Everybody suffers from a headache at some stage in their lives. There are various kinds of headaches which can affect us in varying degrees of severity. Fortunately, most of the headaches are non-threatening and can be dealt with at home. Migraines are a particular kind of pulsating headaches which affect nearly 15% of the population worldwide. This article is an attempt to describe how effective is yoga for migraine relief.
A migraine is a recurrent headache associated with visual and gastrointestinal disturbance. It is usually chronic in nature. The headaches are typically pulsating often on one side of the head. It may be associated with symptoms like nausea, vomiting, and sensitivity to light, sound or smell. Physical activity may intensify the pain. A headache is often preceded or accompanied by sensory warning signs such as flashes of light, blind spots, tingling in the arms and legs. The excruciating pain that a migraine can cause, may last a few hours or even days.
- Bright lights, loud noises, and certain odors
- Physical or emotional stress
- Menstrual cycle fluctuations, birth control pills, perimenopausal hormonal changes
- Tension headaches
- Chocolates (high in phenylethylamine)
- Cheese (high in tyramine)
A migraine is common around puberty and menopause and often increases in severity or frequency with oral contraceptives.
- Well-being before an attack (occasional)
- First indication of the onset of attack (Prodromal symptoms)
- The main attack (a headache, nausea, vomiting)
- Sleep and feeling drained afterward
Migraine with Aura (Classical Migraine)
Initial or prodromal symptoms are usually visual and associated with depression of visual cortical function or retinal function
Migraine without Aura (Common Migraine)
This is the usual variety. There is a recurrent headache associated with nausea and malaise.
Initial symptoms include tongue tingling, vertigo, diplopia, transient visual disturbance (even blindness), syncope, dysarthria, and ataxia.
This is a rare entity which is a classical migraine with hemiparetic features resembling a stroke but with plausible recovery within 24 hours.
- Moderate to severe pain, usually confined to one side of the head
- Increased pain during physical activity
- Pulsating and throbbing pain
- Increased sensitivity to light and sound
- 5 or more attacks
- Attack may last 4 hours to 3 days in duration
- At lease two of the following symptoms should be present: unilateral location, pulsating in nature, moderate to severe pain, aggravated by or avoidance of physical activity
- At least, one additional symptom such as nausea, vomiting, sensitivity to light or sound
Treatment and Prevention
Some lifestyle modifications can help in reducing migraine frequency.
- Getting enough sleep
- Reduction of stress
- Avoiding certain foods
- Regular physical exercise
- Drinking plenty of water
- A headache is very severe
- Problems with movement, vision, speech, coordination, balance
- Fever associated with a headache
- Neck stiffness associated with a headache
Yoga and meditative techniques are known to have a positive impact in the treatment and prevention of migraine and other kind of headaches. Some postures which can help alleviate or prevent headaches are Janusirasana, Paschimottanasana, Matsyendrasana, Hastapadasana, Setubandhasana, Padmasana, Shavasana etc.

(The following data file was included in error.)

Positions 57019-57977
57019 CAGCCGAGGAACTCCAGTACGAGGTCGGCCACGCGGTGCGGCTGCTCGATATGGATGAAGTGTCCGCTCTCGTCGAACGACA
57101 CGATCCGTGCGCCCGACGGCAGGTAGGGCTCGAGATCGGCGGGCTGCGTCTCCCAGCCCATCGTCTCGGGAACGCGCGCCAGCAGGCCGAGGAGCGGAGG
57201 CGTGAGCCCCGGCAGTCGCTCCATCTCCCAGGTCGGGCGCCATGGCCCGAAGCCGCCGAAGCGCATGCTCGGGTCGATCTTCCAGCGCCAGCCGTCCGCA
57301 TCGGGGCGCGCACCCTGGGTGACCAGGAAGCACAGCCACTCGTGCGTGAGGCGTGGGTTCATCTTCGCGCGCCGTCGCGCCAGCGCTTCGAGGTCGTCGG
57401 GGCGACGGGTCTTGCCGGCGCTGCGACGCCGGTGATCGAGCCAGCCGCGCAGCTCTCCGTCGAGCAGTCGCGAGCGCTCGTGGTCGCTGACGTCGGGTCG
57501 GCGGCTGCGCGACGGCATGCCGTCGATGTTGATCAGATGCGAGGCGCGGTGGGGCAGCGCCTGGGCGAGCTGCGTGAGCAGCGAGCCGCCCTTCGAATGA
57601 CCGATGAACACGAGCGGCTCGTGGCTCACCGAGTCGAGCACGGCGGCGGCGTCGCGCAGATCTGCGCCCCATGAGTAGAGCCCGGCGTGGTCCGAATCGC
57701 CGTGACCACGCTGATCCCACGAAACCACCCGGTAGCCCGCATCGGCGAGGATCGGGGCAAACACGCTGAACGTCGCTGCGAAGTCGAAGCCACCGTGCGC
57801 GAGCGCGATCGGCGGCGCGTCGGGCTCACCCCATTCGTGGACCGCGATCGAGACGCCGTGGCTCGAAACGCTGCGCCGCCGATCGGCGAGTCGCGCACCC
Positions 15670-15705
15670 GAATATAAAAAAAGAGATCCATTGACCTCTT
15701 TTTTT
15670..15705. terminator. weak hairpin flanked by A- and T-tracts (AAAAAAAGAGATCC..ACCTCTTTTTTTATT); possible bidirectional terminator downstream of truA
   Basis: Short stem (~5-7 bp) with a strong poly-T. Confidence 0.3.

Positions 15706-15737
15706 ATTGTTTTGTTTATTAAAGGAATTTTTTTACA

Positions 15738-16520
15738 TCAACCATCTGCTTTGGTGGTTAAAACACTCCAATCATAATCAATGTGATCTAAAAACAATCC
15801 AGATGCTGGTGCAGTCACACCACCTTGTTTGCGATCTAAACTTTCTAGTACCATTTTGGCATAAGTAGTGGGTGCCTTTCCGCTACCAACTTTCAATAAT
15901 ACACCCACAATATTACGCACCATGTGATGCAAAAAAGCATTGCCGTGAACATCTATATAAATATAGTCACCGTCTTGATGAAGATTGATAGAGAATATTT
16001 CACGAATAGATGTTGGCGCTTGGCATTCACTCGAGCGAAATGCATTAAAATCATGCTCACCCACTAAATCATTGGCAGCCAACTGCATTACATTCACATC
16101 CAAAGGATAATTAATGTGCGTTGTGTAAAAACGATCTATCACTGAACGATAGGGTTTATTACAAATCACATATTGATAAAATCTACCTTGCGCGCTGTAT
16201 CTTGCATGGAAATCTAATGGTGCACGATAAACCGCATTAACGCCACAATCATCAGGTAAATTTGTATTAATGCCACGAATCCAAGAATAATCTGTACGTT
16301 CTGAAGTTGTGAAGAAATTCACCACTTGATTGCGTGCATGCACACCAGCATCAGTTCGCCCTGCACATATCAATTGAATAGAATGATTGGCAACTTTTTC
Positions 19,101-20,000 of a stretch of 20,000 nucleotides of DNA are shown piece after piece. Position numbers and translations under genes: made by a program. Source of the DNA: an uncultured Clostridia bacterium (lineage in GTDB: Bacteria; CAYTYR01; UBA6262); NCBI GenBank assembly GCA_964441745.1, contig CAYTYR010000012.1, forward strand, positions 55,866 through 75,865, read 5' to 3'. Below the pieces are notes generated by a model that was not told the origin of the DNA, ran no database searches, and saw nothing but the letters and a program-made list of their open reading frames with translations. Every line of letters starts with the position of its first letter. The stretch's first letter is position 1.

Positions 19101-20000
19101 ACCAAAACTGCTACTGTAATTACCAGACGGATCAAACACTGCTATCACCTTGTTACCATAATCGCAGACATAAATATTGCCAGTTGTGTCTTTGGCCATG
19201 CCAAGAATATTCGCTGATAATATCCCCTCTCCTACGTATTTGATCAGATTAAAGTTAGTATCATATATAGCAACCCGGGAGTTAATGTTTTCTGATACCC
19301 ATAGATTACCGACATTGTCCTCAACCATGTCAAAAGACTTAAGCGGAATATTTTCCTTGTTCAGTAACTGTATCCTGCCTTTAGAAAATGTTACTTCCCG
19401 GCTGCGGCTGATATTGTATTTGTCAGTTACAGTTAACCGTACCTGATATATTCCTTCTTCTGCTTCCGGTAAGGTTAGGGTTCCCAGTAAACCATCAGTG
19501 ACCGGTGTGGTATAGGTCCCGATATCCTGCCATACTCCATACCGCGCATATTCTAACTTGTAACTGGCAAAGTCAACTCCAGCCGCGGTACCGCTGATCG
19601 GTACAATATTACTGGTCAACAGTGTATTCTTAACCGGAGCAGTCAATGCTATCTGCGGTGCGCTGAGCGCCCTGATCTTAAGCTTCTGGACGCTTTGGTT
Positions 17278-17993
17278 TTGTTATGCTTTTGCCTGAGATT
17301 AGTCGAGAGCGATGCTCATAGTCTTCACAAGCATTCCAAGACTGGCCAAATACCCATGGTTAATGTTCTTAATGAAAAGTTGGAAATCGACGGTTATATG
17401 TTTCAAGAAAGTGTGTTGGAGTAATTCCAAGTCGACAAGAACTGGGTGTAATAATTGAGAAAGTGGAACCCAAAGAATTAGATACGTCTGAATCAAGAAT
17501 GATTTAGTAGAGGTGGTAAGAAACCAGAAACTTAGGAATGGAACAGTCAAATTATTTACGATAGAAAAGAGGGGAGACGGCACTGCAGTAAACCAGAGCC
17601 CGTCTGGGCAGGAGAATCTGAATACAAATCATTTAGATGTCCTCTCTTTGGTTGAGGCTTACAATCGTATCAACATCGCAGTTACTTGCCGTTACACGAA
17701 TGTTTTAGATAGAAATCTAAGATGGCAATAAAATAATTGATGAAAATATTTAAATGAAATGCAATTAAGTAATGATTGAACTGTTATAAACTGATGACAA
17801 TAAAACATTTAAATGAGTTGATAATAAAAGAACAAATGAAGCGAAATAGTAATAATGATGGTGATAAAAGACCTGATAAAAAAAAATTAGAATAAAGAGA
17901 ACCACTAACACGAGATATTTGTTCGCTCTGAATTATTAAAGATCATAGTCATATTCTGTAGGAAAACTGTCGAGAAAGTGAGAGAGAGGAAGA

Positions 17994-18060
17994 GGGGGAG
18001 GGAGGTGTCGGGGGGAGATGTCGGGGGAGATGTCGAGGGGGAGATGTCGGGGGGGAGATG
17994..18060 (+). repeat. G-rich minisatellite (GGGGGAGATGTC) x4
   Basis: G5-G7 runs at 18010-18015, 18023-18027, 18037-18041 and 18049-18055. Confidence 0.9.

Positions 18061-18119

Yoga exercises help alleviate the physical and mental impact of chronic headaches. A combination of breathing exercises and relaxation techniques and yoga can produce a calming effect on the nervous system, thereby helping reduce intensity and frequency of headaches. Multiple studies have shown that yoga decreases the level of stress hormone cortisol.
Migraine headaches are often known to be triggered by low serotonin levels. Serotonin is a chemical which helps in the proper functioning of the brain, including sleep, moods, appetite. Low serotonin levels caused by stress can result in hypertension, thus triggering migraine headaches. Regular practice of yoga and breathing techniques helps improve levels of serotonin and promote relaxation and stress reduction.
Although there were similarities between migraine and other types of headaches, they also have some distinctive symptoms of their own. These include:
A chronic headache that is associated with stress or fatigue, distress or depression. These can be aggravated by poor posture, eyestrain, unusual noise or light conditions. Symptoms include muscle tightness in the head and neck. Pressure sensations sometimes described as a feeling like a band around the head and continuous but not throbbing.
It is a kind of vascular headache that can occur in a cluster of up to four separate attacks a day and has been associated with an elevated level of histamine in the blood. Patients often describe stabbing pain; often around one eye and a runny nose on the affected side. These kinds of headaches may be linked to smoking or alcohol use.
Migraine headache although treatable but may not be entirely curable; the most encouraging aspect is that it is seldom life threatening. Maintaining a good lifestyle and practicing healthy habits can play a significant role in reducing or preventing the suffering associated with migraine. Leading a stress-free and relaxed lifestyle is a cornerstone of the treatment. So the key is to keep your hopes up and facing the situation positively. A level of optimism and mental well-being can help deal with this menace in the most effective manner.
All the yoga postures depicted in this article are helpful to fight migraine and impact blood circulation and nervous system positively.
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